Journal of hypertension vol:13 issue:11 pages:1223-7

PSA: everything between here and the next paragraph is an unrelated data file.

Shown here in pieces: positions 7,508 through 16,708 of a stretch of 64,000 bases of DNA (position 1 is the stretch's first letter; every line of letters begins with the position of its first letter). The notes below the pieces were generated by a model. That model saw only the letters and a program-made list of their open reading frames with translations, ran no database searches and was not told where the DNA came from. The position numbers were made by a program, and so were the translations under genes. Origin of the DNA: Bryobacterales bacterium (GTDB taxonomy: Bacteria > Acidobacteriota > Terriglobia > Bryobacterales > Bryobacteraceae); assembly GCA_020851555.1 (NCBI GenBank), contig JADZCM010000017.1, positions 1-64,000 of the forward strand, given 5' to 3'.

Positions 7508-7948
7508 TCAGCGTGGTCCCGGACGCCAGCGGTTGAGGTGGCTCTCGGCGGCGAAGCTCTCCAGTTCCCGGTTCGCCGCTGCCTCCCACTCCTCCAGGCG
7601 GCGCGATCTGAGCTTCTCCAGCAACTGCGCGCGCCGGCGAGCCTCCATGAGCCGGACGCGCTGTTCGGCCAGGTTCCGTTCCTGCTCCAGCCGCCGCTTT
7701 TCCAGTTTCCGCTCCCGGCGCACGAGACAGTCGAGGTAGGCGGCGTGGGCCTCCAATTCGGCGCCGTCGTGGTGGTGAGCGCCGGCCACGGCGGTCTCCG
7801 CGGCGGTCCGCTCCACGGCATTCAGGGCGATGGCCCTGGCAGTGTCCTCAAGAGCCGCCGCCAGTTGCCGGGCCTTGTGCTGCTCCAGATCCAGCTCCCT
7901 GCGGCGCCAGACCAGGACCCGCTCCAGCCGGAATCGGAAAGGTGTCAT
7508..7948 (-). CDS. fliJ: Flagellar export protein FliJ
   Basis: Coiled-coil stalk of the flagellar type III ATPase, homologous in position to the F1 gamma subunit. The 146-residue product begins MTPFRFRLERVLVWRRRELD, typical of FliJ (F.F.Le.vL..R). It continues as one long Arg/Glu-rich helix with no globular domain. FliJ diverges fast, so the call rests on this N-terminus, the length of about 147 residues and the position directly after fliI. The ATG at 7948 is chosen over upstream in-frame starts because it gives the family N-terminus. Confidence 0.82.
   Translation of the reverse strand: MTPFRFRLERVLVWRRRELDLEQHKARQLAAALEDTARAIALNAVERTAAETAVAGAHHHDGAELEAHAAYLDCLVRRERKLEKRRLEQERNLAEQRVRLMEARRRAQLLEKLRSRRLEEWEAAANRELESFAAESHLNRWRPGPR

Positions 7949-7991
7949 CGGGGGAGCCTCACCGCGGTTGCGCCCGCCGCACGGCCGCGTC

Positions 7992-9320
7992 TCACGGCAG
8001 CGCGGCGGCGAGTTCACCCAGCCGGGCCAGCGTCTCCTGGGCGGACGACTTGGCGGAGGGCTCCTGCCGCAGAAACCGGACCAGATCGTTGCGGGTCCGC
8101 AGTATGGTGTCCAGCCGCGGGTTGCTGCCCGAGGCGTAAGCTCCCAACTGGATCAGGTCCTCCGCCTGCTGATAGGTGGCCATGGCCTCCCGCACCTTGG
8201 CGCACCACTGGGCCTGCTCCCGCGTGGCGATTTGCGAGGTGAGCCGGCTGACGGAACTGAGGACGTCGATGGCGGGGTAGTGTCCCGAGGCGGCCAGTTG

Epidemiological studies suggest an inverse relationship between physical activity or fitness and blood pressure. In controlled intervention studies, the weighted net change in conventional blood pressure caused by dynamic aerobic training averaged -5.3 mmHg for systolic and -4.8 mmHg for diastolic blood pressure. The considerable interstudy variation in the blood pressure response can be partly explained by the more pronounced effect in hypertensive patients compared with the results in normotensive subjects. When only studies that used a random procedure and some follow-up study of the controls were included, the blood pressure-lowering effect of training was significant only in hypertensives. The same pattern is emerging for daytime blood pressure in studies that applied ambulatory pressure monitoring: night-time pressure was usually not affected by training. In conclusion, despite shortcomings in many individual studies, the overall results suggest that dynamic aerobic training may lower conventional and daytime blood pressure in adults with elevated blood pressure at baseline.